Sources Say Telehealth Funds Cut From 21st Century Cures Package

April 16, 2015 in News

Industry sources say that the “21st Century Cures” legislative package will not include extra funding for Medicare telehealth services, Modern Healthcare reports (Tahir, Modern Healthcare, 4/15).


In January, lawmakers on the House Energy and Commerce Committee unveiled a discussion draft for the bipartisan legislative package. While the discussion draft focuses largely on FDA and safeguarding medical device innovations, it contained several health IT-related proposals. Specifically, the draft included:

  • A proposal from Health Subcommittee Chair Joe Pitts (R-Pa.) that would require NIH grant recipients to share their data;
  • Language from an Energy and Commerce workgroup that seeks to expand Medicare beneficiaries’ access to telehealth services; and
  • The SOFTWARE Act, which would develop a regulatory framework for FDA’s oversight of health IT.

The discussion draft also included several proposals targeting health data sharing, such as:

  • Language from a bill by Rep. Michael Burgess (R-Texas) that would encourage the sharing of electronic health record data;
  • Revising the 2009 HITECH Act to increase access to data stored in health care facilities; and
  • Streamlining informed consent rules and other types of ethical review of research.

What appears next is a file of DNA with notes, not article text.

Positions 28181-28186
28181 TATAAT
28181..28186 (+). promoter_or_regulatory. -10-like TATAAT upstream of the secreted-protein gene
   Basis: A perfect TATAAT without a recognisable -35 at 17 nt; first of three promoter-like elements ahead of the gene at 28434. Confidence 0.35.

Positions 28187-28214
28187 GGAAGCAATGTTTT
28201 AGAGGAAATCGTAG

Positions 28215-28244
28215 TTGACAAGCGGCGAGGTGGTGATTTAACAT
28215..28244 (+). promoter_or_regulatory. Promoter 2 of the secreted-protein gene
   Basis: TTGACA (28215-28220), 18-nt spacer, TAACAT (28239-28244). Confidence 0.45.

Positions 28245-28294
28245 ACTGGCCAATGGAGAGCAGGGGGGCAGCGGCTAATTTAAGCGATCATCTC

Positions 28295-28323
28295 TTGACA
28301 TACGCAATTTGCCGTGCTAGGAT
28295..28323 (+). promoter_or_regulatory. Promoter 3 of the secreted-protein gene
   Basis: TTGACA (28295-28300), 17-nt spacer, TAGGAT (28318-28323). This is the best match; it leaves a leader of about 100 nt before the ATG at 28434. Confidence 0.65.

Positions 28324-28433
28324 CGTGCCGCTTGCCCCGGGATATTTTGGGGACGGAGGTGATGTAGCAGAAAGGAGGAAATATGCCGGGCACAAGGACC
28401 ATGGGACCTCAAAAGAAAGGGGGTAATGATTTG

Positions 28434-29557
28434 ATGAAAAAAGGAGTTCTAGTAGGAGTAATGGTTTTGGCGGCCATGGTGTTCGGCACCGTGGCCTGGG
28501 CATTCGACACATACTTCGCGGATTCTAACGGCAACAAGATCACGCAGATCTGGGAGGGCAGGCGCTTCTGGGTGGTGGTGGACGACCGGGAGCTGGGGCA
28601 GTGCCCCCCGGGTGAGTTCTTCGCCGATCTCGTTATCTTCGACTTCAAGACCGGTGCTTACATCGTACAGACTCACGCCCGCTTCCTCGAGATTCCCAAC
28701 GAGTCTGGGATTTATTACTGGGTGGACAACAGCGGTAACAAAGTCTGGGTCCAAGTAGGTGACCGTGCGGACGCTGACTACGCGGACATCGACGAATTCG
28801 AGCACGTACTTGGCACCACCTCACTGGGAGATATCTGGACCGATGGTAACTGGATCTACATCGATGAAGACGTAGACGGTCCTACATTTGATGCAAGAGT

In addition, a proposal Rep. Tim Murphy (R-Pa.) would seek increased funding for brain research.

The lawmakers are collecting feedback on the proposals in an effort to create a bill that could be approved and sent to President Obama by the end of 2015 (iHealthBeat, 1/28).

Details of Potential Telehealth Funding Removal

Although the committee has not commented on the potential removal of the additional telehealth funding, sources say that challenges posed by the Congressional Budget Office’s scoring system factored into the committee’s decision to drop the telehealth provisions from the package.

However, Krista Drobac, who heads the Alliance for Connected Care, expressed doubt that CBO’s scoring played a role, noting, “Telemedicine stakeholders came up with reams of ideas and data that would pass CBO muster.”

A committee spokesperson said in a statement, “Telemedicine is a priority for the committee … and will continue to be an important part of the 21st Century Cures initiative” (Modern Healthcare, 4/15).

In addition, one source noted that the telehealth language could still be included in the final package, but that committee leaders are trying to downplay the chances to curb industry expectations (Pittman et al., “Morning eHealth,” Politico, 4/16).

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